In addition to providing you with our reading slant board to facilitate reading and writing development, we also strive to be your resource library with a wealth of information for everything from vision care, reading, studying and more.

    In our resource library you'll find documents, reading lists, terms for definitions and articles providing valuable information  in regards to reading and writing  help.

    Here is our informational video.

  • How to Get Your Children Involved in Reading

    children involved in readingreading

    With the advancement in technology, many feel that reading has taken the backseat to Video games and television.  Reading during holidays and summer breaks, helps kids maintain their brain muscle activity consistent so that once the classrooms commence again, they ease into educational and study routines easier.  Though it may seem challenging to spark interest in children to enjoy reading, there are many things you can do to make the activity fun and an event worth looking forward to.

    Similarly to sending a child to their room when they've been bad, instructing them to just go and read there, can give the activity of reading a negative connotation.  Rather than implementing a forced schedule where they must read, make it a joint experience.  Studies show that parents who read to their children at a very young age, imprint a memorable experience that sticks with them  till they grow older.  If your kids already know how to read, try reading books to them that are advanced for their level.  This helps to introduce more sophisticated vocabulary and grammar to them.

    Location Location Location
    Take advantage of weather and beautiful scenery in your area.  By taking the activity of reading elsewhere, surroundings can help play a big part in the experience being taken in by your child.  During summer months, you can make it a family event for everyone to grab their favorite books and head out to the beach for some R&R, or have a picnic in the park that includes reading and talking about interesting stories.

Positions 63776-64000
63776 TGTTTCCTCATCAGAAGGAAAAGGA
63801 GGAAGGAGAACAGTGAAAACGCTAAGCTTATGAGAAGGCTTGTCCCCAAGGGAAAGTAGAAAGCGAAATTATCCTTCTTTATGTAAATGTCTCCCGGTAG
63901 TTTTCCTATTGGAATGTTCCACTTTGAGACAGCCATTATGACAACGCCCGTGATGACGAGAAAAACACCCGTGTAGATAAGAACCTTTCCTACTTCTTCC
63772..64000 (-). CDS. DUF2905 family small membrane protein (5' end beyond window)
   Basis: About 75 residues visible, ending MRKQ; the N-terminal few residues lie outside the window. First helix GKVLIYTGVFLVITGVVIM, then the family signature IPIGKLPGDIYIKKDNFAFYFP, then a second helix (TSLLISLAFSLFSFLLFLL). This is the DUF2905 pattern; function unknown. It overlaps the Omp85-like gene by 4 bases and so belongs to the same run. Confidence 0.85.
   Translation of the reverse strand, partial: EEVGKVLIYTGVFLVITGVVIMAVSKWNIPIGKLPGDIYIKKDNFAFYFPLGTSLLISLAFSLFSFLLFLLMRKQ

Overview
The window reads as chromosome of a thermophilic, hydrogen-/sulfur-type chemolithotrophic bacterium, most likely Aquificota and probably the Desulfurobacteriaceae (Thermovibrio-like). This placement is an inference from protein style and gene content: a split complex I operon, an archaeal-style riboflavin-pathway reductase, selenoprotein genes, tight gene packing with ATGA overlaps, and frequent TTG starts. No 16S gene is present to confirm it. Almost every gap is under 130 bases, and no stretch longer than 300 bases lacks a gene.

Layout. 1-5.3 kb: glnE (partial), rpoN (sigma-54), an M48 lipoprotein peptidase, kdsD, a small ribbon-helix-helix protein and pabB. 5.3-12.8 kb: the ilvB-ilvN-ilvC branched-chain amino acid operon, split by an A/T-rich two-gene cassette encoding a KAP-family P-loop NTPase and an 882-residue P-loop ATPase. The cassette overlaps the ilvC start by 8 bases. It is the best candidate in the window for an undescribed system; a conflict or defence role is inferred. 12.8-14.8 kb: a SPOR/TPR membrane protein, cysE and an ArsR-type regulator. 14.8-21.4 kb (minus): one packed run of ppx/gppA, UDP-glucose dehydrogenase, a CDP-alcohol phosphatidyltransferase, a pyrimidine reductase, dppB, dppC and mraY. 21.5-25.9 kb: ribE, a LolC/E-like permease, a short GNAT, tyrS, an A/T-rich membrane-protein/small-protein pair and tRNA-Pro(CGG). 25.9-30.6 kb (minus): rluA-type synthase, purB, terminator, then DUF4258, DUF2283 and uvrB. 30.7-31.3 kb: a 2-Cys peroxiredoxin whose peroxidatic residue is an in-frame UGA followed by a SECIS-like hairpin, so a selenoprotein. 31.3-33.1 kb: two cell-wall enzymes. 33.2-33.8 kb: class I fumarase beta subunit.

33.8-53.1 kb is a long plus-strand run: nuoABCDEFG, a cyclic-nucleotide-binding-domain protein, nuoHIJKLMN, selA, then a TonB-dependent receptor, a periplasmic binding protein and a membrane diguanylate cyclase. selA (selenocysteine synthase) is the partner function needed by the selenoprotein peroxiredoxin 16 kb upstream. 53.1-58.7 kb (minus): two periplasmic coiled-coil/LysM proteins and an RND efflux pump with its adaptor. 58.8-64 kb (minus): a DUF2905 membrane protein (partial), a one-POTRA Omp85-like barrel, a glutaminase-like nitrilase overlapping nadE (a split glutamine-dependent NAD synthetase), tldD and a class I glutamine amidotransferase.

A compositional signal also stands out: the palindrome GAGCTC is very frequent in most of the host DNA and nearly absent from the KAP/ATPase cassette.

Make it a Routine
    The key in keeping your child reading is to build a consistent routine around the activity,  something for your child to look forward to.

    Ask Questions
    Like a great movie, a wonderful story is always exciting to share.  Ask in depth questions that help challenge your child to retain information and focus on what they're reading.  Show genuine interest by asking about the characters, the scenery or even what your child would do if they were in the place of the character.  By opening a dialogue with your child in the story you're bringing more of the book to life!

    Reading is more than assimilating words from pages, but rather an experience that you and your child can enjoy together.

    Thanks for reading our How to Get Your Children Involved in Reading article.

  • Visual Edge Laser Etching

    The Visual Edge Slant Board can already be used for many purposes including, reading, writing, working on your laptop, studying and so much more.  We've now added laser etching, to customize your board with your name, school logo or even a music scale to help you practice your notes.  Dry erase markers can be used on the board over the etching and can be easily wiped away.  Contact us for a quote or with any questions today.

    laser etching

    laser etchinglaser etching

  • Happy Lunar New Year!


    It is currently a festive time for many and we wanted to extend to everyone celebrating,  a very Happy Lunar New Year! May your year be filled with all the love, luck, fortune and happiness! This year is the year of the Tiger.

  • Lack of Sleep Affects Vision

    lack of sleep affects vision

    Many of us have experienced the feeling that there isn't enough hours in the day.  Whether it's work deadlines, projects, errands or taking care of the family, the busy schedules can cut into our sleep hours.  It is quite apparent how sleep can affect our ability to focus and other motor skills along with our health, but did you know that lack of sleep affects vision?

    Ophthalmology department at Mayo Clinic, USA reported findings that the continued lack of sleep or poor irregular sleeping patterns can also lead to blurred vision and eye vexation.

    Other problems include:

    • Ischemic optic neuropathy (a vascular optic nerve lesion)
    • Loss of vision in a single eye after waking up
    • Papilledema (Swelling of the optic nerve)
    • Vision Deterioration